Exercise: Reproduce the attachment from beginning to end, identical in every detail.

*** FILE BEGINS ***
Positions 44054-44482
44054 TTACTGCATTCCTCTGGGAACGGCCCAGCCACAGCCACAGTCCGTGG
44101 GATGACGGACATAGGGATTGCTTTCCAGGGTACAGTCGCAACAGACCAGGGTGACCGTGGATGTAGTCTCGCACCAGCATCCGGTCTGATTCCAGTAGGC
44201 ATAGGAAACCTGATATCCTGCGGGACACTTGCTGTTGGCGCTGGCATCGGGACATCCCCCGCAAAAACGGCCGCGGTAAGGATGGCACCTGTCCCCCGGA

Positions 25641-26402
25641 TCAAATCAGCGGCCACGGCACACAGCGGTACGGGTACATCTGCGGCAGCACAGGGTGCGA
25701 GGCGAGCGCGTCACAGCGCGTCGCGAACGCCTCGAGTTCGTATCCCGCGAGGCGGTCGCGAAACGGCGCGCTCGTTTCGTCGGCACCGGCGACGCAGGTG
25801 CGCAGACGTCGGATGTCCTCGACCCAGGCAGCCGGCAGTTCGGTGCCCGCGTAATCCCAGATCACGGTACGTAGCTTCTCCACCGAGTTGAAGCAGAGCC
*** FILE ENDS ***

Positions 44054-44482
44054 TTACTGCATTCCTCTGGGAACGGCCCAGCCACAGCCACAGTCCGTGG
44101 GATGACGGACATAGGGATTGCTTTCCAGGGTACAGTCGCAACAGACCAGGGTGACCGTGGATGTAGTCTCGCACCAGCATCCGGTCTGATTCCAGTAGGC
44201 ATAGGAAACCTGATATCCTGCGGGACACTTGCTGTTGGCGCTGGCATCGGGACATCCCCCGCAAAAACGGCCGCGGTAAGGATGGCACCTGTCCCCCGGA

Positions 25641-26402
25641 TCAAATCAGCGGCCACGGCACACAGCGGTACGGGTACATCTGCGGCAGCACAGGGTGCGA
25701 GGCGAGCGCGTCACAGCGCGTCGCGAACGCCTCGAGTTCGTATCCCGCGAGGCGGTCGCGAAACGGCGCGCTCGTTTCGTCGGCACCGGCGACGCAGGTG
25801 CGCAGACGTCGGATGTCCTCGACCCAGGCAGCCGGCAGTTCGGTGCCCGCGTAATCCCAGATCACGGTACGTAGCTTCTCCACCGAGTTGAAGCAGAGCC